Earl was regarded by his contemporaries as a real-life Paul Bunyan. He felled trees by himself and once hauled an entire cast iron stove on his back into a hunting camp. He could build a log cabin in days. He ran his hotel, guided hunting parties and organized weekly square dances.

Somehow, in the midst of all that, Earl also built numerous beautiful buildings that still stand today.

One of his best-loved buildings is Covewood, a summer resort on Big Moose Lake now listed on the National Register of Historic Places. The first time I went there, I knew nothing of its history but I was wonderstruck. With its woodsy exterior of bark-covered spruce slabs, enclosed balconies, a wide veranda and a stone staircase, the inn appears at one with the landscape. It reminds me of a giant fairy house.

Also on the national register is Big Moose Community Chapel, Earl’s masterpiece. Turning to that part of the book, I realized with a start that the chapel is the very same chapel that I had been visiting and loving for years without ever knowing I was related to the architect. The story of the chapel distills everything else in Earl’s life of resilient faith.

The chapel is actually the second place of worship Earl built on that site. The night before it was to be dedicated, someone called Earl at home: “The chapel is on fire!”

Volunteer fire companies rushed to the scene but the pump they brought wasn’t strong enough to bring water from the nearby lake. Earl stood helplessly as his meticulously fitted spruce log beams and rafters, his hand-rubbed birch paneling, even his hand-laid fireplace succumbed to flames.

Having endured so much sorrow and so many setbacks in his life, no one would have blamed Earl for shaking his fist at God and walking away. Instead, he allowed himself only a few hours of teary-eyed silence before proclaiming, “We will rebuild!” Earl was accustomed to working in solitude. All his life, he had carried burdens both physical and spiritual. This time, God sent help to bear the load.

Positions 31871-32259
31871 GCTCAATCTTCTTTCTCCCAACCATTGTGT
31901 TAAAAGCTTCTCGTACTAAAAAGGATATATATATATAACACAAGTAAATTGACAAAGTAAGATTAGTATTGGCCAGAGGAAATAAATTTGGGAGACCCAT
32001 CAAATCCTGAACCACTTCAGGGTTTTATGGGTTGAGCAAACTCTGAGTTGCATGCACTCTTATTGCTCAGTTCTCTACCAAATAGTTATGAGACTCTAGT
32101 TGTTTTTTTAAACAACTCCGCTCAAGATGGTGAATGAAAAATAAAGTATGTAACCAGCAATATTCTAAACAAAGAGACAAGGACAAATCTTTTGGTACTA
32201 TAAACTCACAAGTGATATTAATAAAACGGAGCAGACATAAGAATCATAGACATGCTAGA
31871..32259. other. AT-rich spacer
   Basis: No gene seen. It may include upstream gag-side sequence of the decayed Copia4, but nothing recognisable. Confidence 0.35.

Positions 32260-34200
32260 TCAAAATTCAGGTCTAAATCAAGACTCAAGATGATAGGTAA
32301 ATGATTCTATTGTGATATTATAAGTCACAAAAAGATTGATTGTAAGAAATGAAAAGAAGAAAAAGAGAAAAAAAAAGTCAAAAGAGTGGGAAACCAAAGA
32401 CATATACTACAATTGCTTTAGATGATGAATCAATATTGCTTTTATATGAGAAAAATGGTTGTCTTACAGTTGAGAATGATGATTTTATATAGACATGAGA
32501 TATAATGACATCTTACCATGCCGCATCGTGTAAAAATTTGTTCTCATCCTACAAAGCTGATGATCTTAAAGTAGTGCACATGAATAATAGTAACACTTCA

The day after the fire, a group of local residents, property owners and hotel guests gathered in a nearby boathouse. The smell of smoke hung in the air. A visiting minister conducted a brief service. It was 1930, the Great Depression bearing down, but the impromptu congregation of several different faiths vowed to raise enough money to rebuild the chapel.

The resulting house of worship was a triumph of beauty and reverence. Built of local stone and wood, it has a small tower and a vaulted wood sanctuary with arched windows looking out on the trees and the lake. When all seemed lost, God sent a community of angels to help Earl complete his architectural masterpiece.

As soon as I’d put all the pieces together, one weekday afternoon, Neil and I drove to Big Moose Lake. I had to get back to that chapel. Finding the door unlocked, we stepped into the empty sanctuary and sat down in one of the varnished wood pews.

I gazed out the windows at the surrounding forest. I pictured Earl setting each stone of the exterior in place, hoisting ceiling beams and arranging the pews just so. I thought of his many setbacks in life, all the times he could have given up and turned his back on a God who had not intervened in tragedy.

Earl never gave up. He looked for God in the midst of tragedy. He found God in his beloved mountains—our beloved mountains—and labored to help others encounter that same divine presence in the wild. I had experienced that presence myself long before I happened upon the slim, green paperback. But knowing Earl’s story added a richness I could never have imagined.